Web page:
Continuing that Thought

After writing briefly about bike commuting and community, I saw this bit of information:

Let’s start with car culture. Young people now say that losing their computer or their cell phone would be a far greater loss than going without their car, if they even have one. Baby boomers still say losing their car would be the most disastrous. And millennials just haven’t inherited that excitement over cars or the desire to spend their time tending to them. They don’t see cars as a hobby, just a way to get around — and an increasingly inconvenient one. According to the report, “less than 15 percent of millennials describe themselves as ‘car enthusiasts’ as opposed to 30 percent of baby boomers.”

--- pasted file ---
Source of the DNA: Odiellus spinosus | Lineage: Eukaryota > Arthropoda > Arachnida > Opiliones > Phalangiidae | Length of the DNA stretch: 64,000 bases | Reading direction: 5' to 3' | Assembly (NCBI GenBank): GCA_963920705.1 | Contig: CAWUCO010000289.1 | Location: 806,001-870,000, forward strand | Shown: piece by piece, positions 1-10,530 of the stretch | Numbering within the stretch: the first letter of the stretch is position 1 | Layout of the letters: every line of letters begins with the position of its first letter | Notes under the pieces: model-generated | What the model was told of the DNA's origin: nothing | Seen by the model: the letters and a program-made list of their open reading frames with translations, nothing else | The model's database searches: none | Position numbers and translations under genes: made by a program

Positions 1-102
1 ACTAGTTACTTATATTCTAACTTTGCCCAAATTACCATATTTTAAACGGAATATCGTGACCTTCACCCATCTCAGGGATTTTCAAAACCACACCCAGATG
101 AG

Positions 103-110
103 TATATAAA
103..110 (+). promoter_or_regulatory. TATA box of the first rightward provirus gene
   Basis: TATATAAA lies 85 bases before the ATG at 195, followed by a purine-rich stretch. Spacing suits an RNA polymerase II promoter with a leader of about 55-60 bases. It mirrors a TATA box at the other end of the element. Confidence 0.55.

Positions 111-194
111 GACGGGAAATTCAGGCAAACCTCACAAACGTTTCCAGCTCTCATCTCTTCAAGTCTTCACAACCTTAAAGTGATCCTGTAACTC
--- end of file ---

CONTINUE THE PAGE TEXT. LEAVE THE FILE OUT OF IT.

Millennials Will Drive Less than Their Parents, at DC Streetsblog (emphasis mine, link in original)

That’s how I see my bicycle. It’s a way to get around. Usually the most convenient, often the most comfortable.

Walnut Studiolo custom u-lock holster, my 2nd favorite bike accessory.

Walnut Studiolo custom u-lock holster, my 2nd favorite bike accessory.

Way more fun than nearly any other mode of transportation I’ve ever used. Prettier, too. Also, an excuse to buy stuff. Like my u-lock holster. Or my bike bag. Or my lightning vest.

Also, a very handy way to drive less. Which, second to finding a meaningful job, is the most important quality-of-life choice I have made as an adult.

I have more thoughts on this latter point: quality-of-life decisions I have made as an adult; thought/deed priorities; and how they manifest in interpersonal relationships, but they are yet muddy and undoubtedly complex.

Meanwhile, I’m hoping that it’s pouring rain at going home time, so I can bike home in it.

 

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